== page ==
OK... that's my moans taken care of so what elements of the book did I enjoy? Well first of all the 500+ pages are not solely due to the irritating retelling of scenes - as the first book in a new series there has to be a large amount of setting up take place and I believe that Rick Riordan does this pretty well. I think this was easier for him in the Percy Jackson series as the concept of ancient Greek Gods having modern-day offspring was more straightforward. In The Red Pyramid Carter and Sadie are not gods or even demi-gods, they are just normal kids who happen to be descended from the pharoahs of ancient Egypt. This requires a lot of necessary history telling and world building as the two siblings slowly discover that their lives are far from ordinary.
I also loved the way Rick Riordan built the mythology of Ancient Egypt into this modern tale - this man really knows his stuff! Some might say that he is just repeating a formula that he has already proved to be successful, but this is certainly no Percy Jackson copy. Egyptian mythology is far more complicated than the Greek tales and also far less well known (Mummy movies aside it has been represented on the big screen far fewer times) and this creates quite a task for the author. Just read this short piece on Wikipedia about Osiris and you will see what I mean about complicated. However, as I said, Rick Riordan knows his material and his passion for this mythology really shines through, just as it did in the Percy Jackson series, and this will give the inquisitive minds of his young (and old) readers to further investigate and learn about these ancient stories (I have spent a good few hours reading up on the likes of Isis, Horus and Set since I finished the book).
Despite my previous moans and all this plot setting, world building and myth telling the story is still pretty fast paced with the siblings going from one life threatening escapade to the next, sometimes with little time for the reader to get his/her breath back. Rick Riordan has already proven his story telling abilities in the past, and despite its faults this is still an exciting adventure story with plot twists, great battle scenes and engaging characters (including a basketball loving baboon called Khufu). Yes, I was a little disappointed with it, but the Percy Jackson series is a high standard against which to compare this book, and even with the faults it is still a lot better than many books on the market for the 9+ age group. And this disappointment does not mean that I am not already looking forward to the next in the series; in actual fact I am really excited about continuing with this series in the future as I feel that now the scene has been set and the characters established we will see more of the Rick Riordan storytelling that we have come to know and love.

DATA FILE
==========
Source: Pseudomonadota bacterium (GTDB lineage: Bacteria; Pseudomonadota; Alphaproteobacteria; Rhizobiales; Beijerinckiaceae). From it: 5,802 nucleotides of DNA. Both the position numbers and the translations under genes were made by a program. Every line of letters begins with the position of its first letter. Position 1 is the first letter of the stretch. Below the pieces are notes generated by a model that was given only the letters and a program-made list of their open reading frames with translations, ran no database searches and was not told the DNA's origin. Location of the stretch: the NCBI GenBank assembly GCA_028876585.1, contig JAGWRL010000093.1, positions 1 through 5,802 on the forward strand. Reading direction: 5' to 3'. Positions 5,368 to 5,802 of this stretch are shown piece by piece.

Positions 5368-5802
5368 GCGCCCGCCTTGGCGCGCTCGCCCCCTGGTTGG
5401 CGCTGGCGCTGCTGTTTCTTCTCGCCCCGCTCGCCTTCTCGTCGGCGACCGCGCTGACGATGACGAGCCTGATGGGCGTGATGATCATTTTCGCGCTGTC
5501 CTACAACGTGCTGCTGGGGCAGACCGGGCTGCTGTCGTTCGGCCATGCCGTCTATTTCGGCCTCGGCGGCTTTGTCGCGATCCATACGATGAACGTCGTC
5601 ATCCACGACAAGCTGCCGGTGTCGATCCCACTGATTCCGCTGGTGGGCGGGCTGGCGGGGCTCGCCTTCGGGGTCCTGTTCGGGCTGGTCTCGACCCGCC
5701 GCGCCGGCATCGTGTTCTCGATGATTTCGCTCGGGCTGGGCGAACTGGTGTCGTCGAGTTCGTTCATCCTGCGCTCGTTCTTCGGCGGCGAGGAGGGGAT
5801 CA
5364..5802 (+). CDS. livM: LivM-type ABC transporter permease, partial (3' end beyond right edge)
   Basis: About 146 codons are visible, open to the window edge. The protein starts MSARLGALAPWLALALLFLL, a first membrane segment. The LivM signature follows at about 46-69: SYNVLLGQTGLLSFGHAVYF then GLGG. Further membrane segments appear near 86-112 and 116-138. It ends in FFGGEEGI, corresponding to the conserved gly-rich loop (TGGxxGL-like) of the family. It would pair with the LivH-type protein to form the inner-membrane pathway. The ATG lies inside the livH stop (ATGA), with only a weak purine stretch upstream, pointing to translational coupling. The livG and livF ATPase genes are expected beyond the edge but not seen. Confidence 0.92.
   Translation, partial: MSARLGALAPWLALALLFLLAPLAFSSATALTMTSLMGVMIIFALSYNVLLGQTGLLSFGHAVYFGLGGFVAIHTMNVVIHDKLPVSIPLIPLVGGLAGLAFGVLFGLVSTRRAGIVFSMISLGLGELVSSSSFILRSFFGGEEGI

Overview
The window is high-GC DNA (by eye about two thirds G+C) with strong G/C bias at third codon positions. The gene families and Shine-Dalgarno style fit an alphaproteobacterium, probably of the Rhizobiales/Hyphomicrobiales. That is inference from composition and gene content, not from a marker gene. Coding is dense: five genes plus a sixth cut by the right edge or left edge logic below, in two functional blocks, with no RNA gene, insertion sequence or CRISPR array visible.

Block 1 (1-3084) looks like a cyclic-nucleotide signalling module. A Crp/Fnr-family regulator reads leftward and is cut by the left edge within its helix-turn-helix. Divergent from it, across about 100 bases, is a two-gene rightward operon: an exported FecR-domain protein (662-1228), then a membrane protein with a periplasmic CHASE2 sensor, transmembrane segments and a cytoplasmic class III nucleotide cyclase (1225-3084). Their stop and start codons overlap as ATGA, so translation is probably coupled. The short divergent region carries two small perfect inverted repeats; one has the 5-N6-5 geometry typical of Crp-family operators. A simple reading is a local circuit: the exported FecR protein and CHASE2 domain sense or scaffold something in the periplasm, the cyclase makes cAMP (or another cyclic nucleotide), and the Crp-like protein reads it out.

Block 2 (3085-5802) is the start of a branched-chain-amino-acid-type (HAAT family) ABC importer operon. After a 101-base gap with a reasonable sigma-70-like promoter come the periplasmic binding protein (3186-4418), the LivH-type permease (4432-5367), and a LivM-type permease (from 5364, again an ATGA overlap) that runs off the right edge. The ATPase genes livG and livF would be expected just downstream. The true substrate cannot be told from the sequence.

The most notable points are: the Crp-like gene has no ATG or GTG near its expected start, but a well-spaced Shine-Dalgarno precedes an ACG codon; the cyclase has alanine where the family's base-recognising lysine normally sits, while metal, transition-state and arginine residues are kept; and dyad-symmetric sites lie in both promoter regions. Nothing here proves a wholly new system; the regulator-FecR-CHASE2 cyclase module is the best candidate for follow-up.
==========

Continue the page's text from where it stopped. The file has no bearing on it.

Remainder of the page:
Initially Mr Riordan stated that The Red Pyramid would be the first book in the Kane Chronicles trilogy, although he also said that given the opportunity he may take the story further than this. If this is the case and the books are all this thick then I just may have to invest in a new set of bookshelves to make room for them. The Red Pyramid is published in the UK by Puffin, who very kindly sent me this copy to review, and is available to buy right now. You can find out more about the book and the mythology behind it at the official Kane Chronicles website.